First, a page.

I like that thought, the whole Earth being a giant snowball just tumbling around through space with it's neighbor the moon looking down and getting chills just thinking about how cold Earth must be. It's humbling, thinking humans have only been around for approximately 200,000 years. I can't even comprehend that length of time, let alone how long ago the Cambrian explosion (When all the new life developed) took place. Yet to the Earth, complex life has only been on the planet for about as long as I've been in college, about 1/8th of my life. If I were to compare how long humans have been on the Earth with my life - it would be since about Tuesday morning (I'm writing this on a Friday at 1am.) Though, unlike the Earth, the past week hasn't been the most interesting part of my life.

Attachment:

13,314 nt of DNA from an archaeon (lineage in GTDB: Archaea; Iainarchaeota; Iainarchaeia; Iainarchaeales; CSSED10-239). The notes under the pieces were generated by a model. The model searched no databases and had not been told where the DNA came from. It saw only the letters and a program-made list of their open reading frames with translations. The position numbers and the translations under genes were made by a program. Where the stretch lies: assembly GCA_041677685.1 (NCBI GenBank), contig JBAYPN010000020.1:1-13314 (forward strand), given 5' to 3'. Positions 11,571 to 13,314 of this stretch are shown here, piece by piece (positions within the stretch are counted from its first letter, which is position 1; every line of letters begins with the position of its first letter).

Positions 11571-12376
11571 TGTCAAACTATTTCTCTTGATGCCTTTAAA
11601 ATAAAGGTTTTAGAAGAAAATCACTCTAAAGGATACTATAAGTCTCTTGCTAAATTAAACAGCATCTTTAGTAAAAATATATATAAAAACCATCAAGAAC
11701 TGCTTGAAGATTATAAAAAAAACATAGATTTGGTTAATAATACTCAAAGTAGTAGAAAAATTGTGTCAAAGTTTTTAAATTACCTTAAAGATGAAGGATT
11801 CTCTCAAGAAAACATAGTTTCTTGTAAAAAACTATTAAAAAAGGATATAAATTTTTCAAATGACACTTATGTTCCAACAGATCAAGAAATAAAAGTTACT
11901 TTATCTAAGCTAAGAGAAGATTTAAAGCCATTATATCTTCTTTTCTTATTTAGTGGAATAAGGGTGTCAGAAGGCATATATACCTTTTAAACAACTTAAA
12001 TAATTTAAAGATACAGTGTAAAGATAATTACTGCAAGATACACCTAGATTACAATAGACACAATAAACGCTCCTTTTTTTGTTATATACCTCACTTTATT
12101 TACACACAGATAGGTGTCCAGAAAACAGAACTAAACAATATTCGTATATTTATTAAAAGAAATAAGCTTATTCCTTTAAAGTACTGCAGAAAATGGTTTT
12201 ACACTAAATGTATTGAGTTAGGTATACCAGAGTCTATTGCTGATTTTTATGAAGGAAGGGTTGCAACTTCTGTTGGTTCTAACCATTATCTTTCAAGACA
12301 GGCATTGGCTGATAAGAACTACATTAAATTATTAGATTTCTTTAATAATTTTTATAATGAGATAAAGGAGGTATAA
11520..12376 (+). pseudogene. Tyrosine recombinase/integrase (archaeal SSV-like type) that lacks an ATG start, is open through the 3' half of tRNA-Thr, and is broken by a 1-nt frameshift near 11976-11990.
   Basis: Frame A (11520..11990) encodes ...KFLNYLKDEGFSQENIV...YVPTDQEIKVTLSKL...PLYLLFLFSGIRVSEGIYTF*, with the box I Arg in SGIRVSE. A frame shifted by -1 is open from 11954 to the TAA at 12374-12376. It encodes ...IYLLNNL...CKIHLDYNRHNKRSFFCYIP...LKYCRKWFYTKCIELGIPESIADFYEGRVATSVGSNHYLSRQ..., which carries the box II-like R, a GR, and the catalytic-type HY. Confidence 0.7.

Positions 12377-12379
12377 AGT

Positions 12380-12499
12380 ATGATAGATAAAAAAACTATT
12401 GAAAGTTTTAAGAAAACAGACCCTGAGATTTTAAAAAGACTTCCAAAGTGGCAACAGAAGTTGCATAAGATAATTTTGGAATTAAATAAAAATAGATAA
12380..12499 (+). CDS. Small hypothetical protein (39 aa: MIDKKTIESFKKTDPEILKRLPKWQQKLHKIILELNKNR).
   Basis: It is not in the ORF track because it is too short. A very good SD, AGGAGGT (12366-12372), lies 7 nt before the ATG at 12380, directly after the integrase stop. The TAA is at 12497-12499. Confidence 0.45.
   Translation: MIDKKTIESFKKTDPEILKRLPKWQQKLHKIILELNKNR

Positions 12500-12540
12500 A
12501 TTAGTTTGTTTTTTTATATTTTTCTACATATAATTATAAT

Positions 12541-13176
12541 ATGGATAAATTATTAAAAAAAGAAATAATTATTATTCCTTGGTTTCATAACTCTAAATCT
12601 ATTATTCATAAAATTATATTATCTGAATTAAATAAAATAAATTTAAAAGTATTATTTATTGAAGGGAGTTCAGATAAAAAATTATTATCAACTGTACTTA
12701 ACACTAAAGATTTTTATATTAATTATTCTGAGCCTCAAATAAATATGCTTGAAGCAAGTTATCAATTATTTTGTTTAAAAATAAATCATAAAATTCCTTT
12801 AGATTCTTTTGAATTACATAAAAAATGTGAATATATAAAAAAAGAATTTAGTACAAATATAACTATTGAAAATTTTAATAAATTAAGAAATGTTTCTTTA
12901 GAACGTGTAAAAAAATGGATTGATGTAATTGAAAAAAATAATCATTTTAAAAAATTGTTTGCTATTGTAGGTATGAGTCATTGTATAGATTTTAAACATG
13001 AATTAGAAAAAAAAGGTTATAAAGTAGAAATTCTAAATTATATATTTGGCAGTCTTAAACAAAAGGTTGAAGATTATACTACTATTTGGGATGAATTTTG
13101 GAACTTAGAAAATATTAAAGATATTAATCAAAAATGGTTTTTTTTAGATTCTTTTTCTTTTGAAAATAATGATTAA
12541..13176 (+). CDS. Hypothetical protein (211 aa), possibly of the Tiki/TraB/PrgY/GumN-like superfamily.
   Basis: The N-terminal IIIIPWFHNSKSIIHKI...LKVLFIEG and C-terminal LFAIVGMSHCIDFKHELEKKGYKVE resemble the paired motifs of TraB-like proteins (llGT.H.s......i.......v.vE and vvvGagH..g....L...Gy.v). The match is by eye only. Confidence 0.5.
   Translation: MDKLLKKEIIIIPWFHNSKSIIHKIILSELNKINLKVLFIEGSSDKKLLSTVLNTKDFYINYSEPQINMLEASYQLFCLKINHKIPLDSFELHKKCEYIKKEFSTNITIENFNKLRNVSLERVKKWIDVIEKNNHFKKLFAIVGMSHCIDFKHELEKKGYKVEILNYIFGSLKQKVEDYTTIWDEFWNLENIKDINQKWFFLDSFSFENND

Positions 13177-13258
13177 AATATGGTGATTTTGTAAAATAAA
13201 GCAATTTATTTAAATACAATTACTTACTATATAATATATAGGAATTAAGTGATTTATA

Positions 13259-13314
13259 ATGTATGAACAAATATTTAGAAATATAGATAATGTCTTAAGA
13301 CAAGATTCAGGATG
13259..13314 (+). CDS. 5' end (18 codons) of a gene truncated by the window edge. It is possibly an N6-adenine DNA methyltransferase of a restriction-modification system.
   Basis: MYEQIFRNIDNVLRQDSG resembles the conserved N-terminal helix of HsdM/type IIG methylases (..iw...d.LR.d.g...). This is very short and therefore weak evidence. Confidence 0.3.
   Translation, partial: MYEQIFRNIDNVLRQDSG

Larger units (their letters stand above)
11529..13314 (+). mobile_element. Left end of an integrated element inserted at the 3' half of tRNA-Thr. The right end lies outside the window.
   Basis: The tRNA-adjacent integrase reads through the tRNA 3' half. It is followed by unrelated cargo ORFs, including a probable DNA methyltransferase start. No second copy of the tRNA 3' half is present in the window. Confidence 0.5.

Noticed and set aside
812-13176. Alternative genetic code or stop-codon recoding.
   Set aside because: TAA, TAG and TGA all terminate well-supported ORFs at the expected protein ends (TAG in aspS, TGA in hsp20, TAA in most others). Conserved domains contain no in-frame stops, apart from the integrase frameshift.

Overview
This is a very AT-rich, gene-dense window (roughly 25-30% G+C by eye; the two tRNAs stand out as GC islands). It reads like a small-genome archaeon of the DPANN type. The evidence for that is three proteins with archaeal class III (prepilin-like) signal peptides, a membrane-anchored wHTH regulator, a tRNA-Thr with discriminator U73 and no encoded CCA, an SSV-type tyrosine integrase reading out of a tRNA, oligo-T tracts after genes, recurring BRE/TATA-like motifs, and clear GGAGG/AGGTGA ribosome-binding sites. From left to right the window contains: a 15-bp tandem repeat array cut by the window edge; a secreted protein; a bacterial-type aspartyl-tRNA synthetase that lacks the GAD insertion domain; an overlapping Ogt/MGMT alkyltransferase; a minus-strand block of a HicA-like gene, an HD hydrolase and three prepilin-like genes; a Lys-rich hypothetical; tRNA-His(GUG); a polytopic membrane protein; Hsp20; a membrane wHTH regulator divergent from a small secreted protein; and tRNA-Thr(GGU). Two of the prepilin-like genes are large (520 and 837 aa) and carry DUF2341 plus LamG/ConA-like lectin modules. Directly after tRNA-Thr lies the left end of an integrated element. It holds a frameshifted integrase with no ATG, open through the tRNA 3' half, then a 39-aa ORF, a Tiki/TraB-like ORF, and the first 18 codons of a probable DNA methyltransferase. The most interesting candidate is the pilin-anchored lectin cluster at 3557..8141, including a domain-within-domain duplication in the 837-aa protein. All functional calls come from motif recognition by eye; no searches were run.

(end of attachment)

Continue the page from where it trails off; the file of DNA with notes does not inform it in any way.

Last weekend I went camping with some geology students. We went out to Southern Utah, looked at rocks and partied. It was honestly one of the best experiences I've had to date as a college student. I sort of felt like I fit in with these people. They were all a little older, but not overly mature. They were smart, but not like the engineers who were smart about stuff that I didn't care to hear about. They even partied a little. No one in the group wanted to be drunk, we just wanted to have fun and relax after a day of driving, hiking and looking at outcrop. I met some legitimately cool people that I felt like I fit in with. I may be wrong since, besides the trip, I've not really socialized with anyone in my major outside of class, but at least I know that in the future when we go on field trips I'll have fun with the people I'm with.

For so long I've felt like an outcast here because of my inability to conform to the dominant religion of this state. I tried describing this to a friend earlier. For me it's like this: